October 6, 2016

When Being an Empath Damages rather than Heals.

Flickr/Day Donaldson

If you’re like me, you may have witnessed a surge in the term “empath.”

It illuminates a label we may never have quite identified with before.

Perhaps you’ve studied up on what this means for you, what traits make you qualified to be one. Highly (sometimes overly) sensitive? Check. Always thinking of others’ needs? Check. Overwhelmed in intimate relationships? Check. Always thinking from others’ perspectives? Check, check, check.

I’d been called an empath many times, but I never really understood what it meant. What was the difference between being empathetic and being an empath? Was it even really a thing, or just some new-agey term someone made up, a new fad? I just couldn’t understand it.

Not until last week, that is.

Something had happened—a betrayal in my family. Relationships were damaged all around me. My brother was furious, my mother was crying on the phone, my direct community was severely impacted. The wrongdoer called to ask me not to think she was a bad person.

Immediately, I was torn.

I could understand all the opposing perspectives. I could understand the pain and self-loathing of the wrongdoer, the anger of the harmed parties. I could understand the blaming, the accusations, the fury. I could defend the name-calling, the acts of revenge, while simultaneously understanding the sadness and ache of guilt. It was difficult for me to find anger at anyone because I knew and could understand everyone involved in the situation.

So, I did what I always did. I put my feelings to the side and acted through the analytical part of my mind.

I curtly and tactfully, cut ties with the wrongdoer. I listened to the angry rants of the member who had been betrayed and hurt. I recommended tools for self-healing, provided consolation. I acted as the designated driver during the drunkenness of emotion around me, continuing to stay neutral in an effort to see all sides.

It was difficult, but it was something I had practiced through most of my life. Through my parents’ divorce, through arguments between friends, through my own conflicts with people I loved.

It was a skill I was proud of, yet sometimes confused by.

I knew I was expected to be angry too, and I was maybe even warranted to feel so, but I couldn’t quite find it. Where was that anger I was waiting for, the anger that everyone else could so easily develop? Where was my rage, my hurt, my sadness? Had I become some sort of emotionally disconnected robot?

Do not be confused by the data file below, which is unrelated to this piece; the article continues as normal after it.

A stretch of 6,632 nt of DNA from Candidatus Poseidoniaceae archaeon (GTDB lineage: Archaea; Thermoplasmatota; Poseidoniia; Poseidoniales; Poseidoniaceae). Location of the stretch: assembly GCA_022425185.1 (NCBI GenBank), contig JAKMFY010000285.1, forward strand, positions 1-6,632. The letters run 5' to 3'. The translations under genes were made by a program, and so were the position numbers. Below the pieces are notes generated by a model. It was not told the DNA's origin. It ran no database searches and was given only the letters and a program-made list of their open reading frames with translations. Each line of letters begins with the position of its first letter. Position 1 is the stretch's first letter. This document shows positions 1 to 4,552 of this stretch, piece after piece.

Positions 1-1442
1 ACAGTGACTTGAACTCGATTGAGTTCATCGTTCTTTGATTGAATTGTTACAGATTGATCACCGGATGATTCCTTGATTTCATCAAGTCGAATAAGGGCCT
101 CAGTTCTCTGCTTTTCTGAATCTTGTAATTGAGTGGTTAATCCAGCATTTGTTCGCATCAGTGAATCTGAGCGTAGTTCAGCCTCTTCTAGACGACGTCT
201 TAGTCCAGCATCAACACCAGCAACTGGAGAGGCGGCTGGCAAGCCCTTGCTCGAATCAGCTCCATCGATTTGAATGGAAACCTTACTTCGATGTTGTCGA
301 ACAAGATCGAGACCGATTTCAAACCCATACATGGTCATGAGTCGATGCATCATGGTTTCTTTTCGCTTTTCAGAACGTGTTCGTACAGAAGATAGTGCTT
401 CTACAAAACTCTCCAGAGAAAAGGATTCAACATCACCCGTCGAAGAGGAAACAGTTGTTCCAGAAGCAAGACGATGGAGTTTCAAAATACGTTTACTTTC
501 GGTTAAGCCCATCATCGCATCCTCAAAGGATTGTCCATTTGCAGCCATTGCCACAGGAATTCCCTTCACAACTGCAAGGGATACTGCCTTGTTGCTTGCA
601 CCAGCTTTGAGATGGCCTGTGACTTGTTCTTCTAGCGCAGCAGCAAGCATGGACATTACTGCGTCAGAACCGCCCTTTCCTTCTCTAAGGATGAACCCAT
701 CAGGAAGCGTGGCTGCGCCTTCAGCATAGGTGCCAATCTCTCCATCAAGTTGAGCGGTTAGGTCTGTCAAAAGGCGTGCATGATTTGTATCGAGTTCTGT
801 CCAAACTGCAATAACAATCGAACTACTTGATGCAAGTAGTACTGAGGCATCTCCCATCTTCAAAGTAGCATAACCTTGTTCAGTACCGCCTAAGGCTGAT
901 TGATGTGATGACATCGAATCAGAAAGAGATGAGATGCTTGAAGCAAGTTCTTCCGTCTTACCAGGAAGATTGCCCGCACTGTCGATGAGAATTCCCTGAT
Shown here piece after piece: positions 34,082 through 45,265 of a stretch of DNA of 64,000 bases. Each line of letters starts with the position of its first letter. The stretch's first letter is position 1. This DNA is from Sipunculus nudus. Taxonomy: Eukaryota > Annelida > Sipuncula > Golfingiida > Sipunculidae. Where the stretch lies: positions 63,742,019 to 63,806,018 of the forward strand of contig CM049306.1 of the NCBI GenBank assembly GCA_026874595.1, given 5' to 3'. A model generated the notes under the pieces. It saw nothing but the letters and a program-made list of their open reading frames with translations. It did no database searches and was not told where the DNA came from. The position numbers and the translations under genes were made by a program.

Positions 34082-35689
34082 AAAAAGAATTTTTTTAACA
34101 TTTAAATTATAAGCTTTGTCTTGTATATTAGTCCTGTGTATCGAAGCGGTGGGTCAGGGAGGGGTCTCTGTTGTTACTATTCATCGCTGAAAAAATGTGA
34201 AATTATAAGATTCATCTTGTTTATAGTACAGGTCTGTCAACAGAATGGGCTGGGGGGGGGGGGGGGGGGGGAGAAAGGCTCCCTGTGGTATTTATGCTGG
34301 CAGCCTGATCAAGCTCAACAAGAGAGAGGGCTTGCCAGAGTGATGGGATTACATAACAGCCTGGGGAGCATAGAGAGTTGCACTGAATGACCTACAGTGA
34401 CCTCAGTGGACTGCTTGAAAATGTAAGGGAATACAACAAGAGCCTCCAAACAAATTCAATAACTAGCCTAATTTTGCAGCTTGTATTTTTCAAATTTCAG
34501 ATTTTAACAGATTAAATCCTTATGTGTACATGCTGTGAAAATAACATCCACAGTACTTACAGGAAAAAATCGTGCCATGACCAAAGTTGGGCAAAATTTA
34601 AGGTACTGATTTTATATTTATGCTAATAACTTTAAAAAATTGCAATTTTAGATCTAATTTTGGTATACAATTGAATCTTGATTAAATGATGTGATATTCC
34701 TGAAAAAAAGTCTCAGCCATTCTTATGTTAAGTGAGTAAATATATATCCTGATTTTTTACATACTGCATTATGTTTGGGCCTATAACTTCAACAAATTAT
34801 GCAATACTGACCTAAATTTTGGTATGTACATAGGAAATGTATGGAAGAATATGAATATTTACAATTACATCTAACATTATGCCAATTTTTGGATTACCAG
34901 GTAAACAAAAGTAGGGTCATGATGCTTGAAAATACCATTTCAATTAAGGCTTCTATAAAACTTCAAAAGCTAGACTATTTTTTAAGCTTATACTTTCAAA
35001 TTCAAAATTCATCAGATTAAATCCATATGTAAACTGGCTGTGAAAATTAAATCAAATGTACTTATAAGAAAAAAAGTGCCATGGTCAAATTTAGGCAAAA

It didn’t become clear to me until a friend and mentor told me blankly, “You are not these people’s counselor. This is personal.” This phrase stuck out in my mind, even for days after.

This is personal.

And then I realized what, for me, being an empath really entailed. Yes, I could see from everyone’s perspective, I could understand various sides, I could be incredibly empathetic and forgiving, but often at a large cost: I would lose me.

That night, I sat down to a meditation I had created for myself a few months prior. I focused on seeing things from my own eyes. So simple, so natural, yet something I often forgot to do. I focused on what I saw in front of me and anytime my mind wandered, often to identifying others’ feelings and perspectives, I brought my attention back until I had once again tethered myself to my own feelings and perspectives.

I began to feel angry. To feel betrayed. I began to feel hurt and sad and grieving.

But most of all, I felt guilty.

I felt guilty because I realized that all my empathizing and understanding had also led me to become an enabler.

How many times had I defended unhealthy behavior because I could see from their perspective? How many times had I allowed patterns of addiction, alcohol abuse, and damaging relationships to plague my friends because I didn’t want to confront them? Because I could see it from their view and didn’t want to judge?

I understood that there are times when empathizing with others is not helpful. There are times when being an empath means we are empathizing with the shadow selves in others, supporting behaviors that are eventually damaging. There are times when being an empath is most useful in being empathetic towards ourselves, to letting ourselves be angry and tell others the truth from our own perspectives.

It is a true skill to see things from other’s perspectives, but it is a skill employed in specific situations. As counselors, it is helpful. As human beings in outside affairs, it is helpful. But in our own personal relationships? Living through the eyes of others only helps bury the truth.

We are all here to hold each other accountable, and accountability does not always happen through holding the hand of someone else’s demon and saying we understand how it feels. Accountability happens through acknowledging when we, and those around us, do something that is wrong and letting those people know. Accountability often causes conflict, and conflict cannot be resolved if we are busy living in the opposite side, never confronting or explaining our true feelings.

For an empath who is often wrapped up in others’ emotions and perspectives, it is a strange return to one’s own perspective, like an empty house you forgot you owned. You walk through the corridors, remembering the outlines of your own opinions and emotions, remembering the blurred truths between right and wrong.

And after a few moments, you return to what really matters: you.


Author: Kasia Merrill

Image: Day DonaldsonFlickr 

Editor: Catherine Monkman

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